Tuesday, January 24, 2017

Types of Sieges and Their Use for RPG Adventures

Siege of La Rochelle, with nearby Île de Ré, by G.Orlandi, 1627.

An important, perhaps to the participants even the key, feature of Early Modern were sieges. It is true in all times and all places that soldiers spend very little of there actual time engaged in battle, especially big, clash of armies battles. Hence the aphorism that war is -

Months of boredom punctuated by moments of extreme terror.

A lot of a soldier's time is spent waiting and trying to stave off the boredom of having to wait. And in early modern warfare some significant time periods were spent waiting on one side or the other of a siege line. Sieges could last for years: 

  • Ostend (1601–04)
  • Breda (1624 – 1625)
  • La Rochelle (1627–1628)
  • Mantua (1629–30)
  • Casale Monferrato (1629–31)
  • Candia (Crete) (1648–69) Yeah that’s right that's  twice as long as the legendary 10 year siege of Troy.
  • Waterford (1649-1650)
  • Copenhagen (1658–1659)
  • Fort Zeelandia (1661–1662)      
  • Ceuta (1694–1727) - 33 years! Claimed as the longest siege in history.

Our post Blitzkrieg, post Shock & Awe modern military viewpoint has a lot of difficulty comprehending the importance and focus that siege warfare and fortification design held on 17th century military and political thinkers and decision makers. Indeed we have a lot of trouble understanding the thought processes of the General Staff on either side in the First World War or the French over reliance on the Maginot line that followed it.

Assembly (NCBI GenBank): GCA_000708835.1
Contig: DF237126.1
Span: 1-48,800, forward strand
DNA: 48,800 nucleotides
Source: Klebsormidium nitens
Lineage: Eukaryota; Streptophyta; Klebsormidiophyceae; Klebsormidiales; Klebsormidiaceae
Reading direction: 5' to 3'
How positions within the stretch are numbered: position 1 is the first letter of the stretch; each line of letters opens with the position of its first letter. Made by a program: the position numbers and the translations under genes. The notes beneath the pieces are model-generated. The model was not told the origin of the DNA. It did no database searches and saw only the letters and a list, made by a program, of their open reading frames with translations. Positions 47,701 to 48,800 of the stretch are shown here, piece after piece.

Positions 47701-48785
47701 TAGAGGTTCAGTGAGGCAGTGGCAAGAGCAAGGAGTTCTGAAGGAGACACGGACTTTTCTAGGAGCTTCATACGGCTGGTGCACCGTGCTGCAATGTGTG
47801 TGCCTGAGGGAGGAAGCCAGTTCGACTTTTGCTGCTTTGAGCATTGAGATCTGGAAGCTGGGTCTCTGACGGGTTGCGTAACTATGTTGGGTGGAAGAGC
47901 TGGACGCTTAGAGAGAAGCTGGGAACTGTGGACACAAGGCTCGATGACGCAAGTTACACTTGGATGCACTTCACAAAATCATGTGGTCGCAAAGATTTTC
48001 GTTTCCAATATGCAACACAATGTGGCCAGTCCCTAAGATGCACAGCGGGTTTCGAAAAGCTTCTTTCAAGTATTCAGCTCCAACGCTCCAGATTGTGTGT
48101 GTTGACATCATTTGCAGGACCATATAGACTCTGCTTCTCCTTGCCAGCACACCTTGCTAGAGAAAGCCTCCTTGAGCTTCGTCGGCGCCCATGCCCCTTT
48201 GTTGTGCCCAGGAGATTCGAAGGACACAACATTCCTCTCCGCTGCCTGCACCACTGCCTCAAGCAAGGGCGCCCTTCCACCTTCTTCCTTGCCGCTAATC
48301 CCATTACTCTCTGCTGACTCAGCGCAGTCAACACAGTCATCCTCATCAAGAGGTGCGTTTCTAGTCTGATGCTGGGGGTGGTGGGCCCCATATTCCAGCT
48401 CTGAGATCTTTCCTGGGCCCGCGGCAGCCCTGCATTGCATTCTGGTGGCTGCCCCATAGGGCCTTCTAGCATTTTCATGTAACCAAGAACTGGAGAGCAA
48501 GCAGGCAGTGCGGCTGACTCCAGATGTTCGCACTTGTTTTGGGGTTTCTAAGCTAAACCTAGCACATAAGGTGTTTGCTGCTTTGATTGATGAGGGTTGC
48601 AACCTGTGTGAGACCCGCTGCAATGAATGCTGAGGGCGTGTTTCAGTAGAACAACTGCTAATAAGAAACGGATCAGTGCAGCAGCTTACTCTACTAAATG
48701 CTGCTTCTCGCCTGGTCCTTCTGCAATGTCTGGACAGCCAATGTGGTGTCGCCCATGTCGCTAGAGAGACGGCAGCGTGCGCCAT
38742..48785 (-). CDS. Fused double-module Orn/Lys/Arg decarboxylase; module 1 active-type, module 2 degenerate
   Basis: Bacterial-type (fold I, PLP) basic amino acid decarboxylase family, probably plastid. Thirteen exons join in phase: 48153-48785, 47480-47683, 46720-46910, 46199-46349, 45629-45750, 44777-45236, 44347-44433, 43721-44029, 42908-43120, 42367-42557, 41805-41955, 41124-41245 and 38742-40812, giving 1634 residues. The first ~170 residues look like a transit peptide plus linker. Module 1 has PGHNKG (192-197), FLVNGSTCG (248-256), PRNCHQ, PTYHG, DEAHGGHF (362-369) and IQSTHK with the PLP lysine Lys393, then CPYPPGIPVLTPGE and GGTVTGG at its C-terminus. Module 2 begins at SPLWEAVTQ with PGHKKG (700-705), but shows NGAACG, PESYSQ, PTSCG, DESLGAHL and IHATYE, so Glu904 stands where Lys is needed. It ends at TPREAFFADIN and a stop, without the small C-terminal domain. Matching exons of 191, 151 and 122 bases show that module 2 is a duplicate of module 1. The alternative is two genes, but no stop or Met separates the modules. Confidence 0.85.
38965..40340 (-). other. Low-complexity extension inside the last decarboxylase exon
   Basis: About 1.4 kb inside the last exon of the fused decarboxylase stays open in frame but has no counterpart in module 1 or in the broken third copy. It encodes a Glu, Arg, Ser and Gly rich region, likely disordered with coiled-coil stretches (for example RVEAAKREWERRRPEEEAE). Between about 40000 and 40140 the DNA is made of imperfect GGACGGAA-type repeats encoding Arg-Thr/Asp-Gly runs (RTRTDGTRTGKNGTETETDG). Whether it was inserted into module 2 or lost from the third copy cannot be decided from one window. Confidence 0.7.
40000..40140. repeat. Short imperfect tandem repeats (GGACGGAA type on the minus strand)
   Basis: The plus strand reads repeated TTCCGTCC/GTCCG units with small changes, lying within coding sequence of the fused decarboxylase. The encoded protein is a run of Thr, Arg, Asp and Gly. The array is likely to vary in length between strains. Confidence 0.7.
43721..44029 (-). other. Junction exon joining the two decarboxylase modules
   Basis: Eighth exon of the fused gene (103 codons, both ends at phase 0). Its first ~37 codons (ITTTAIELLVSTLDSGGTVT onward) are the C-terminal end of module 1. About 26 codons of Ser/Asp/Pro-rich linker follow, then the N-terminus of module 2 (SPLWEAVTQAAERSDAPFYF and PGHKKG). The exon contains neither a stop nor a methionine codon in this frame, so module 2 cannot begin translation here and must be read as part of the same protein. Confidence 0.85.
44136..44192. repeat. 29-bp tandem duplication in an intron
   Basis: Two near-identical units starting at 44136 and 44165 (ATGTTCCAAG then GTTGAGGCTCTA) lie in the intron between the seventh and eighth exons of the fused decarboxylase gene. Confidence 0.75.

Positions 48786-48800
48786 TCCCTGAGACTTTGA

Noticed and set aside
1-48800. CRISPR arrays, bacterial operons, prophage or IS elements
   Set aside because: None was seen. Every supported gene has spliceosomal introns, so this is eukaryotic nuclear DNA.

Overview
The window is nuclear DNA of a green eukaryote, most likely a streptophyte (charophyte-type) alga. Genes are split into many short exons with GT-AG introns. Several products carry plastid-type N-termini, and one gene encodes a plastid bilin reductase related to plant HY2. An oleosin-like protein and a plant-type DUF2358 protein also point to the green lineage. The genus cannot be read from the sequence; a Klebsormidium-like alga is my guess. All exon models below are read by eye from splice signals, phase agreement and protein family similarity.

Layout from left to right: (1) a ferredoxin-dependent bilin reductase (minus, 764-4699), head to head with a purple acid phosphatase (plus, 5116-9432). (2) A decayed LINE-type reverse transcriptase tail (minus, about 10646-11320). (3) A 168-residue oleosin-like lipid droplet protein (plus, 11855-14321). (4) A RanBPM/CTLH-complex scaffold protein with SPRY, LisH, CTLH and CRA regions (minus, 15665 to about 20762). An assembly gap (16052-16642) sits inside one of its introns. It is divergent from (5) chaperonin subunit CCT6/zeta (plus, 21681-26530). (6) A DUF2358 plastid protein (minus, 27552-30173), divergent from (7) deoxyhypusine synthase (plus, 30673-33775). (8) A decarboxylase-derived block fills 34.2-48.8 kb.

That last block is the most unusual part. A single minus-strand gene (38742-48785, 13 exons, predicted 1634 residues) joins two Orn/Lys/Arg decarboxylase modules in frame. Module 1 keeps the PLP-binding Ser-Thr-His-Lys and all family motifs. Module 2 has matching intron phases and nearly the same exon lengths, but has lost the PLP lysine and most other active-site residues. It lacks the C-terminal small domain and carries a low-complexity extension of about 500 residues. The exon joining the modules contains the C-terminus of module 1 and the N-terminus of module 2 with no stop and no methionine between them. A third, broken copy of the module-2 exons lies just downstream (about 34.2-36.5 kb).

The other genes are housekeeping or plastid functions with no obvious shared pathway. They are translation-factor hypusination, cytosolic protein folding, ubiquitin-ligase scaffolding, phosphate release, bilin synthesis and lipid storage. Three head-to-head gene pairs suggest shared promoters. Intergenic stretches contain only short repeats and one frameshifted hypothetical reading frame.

Capturing strong points was important to the way political and military leaders conceptualized war and its aims. And for the noble classes who provided most of the officers in the armies of the period, war was a way to gain glory and renown. And with the exception of a one army smashing into another sort of big battle - which only happened rarely in that or most periods, a successful conducted siege - whether as the besieger or the defender was likely to result in glory and promotions for some of the officers. And for the besiegers there might even be the bonus of a chance to loot the town.

The original inspiration for my post was an article I read about a year ago on the English Civil War blog Siege types of the English Civil War by David Flintham, a military historian specialising in 17th century sieges and fortifications. Flintham says,

"The origins of the great transformations of the 18th and 19th centuries (the Enlightenment, and the Agricultural and Industrial Revolutions) are firmly in the 17th century. The transformation on the battlefield was no less dramatic – military engineering which was regarded as an ‘art’ during the 16th century was very much a science by the end of the 17th ..."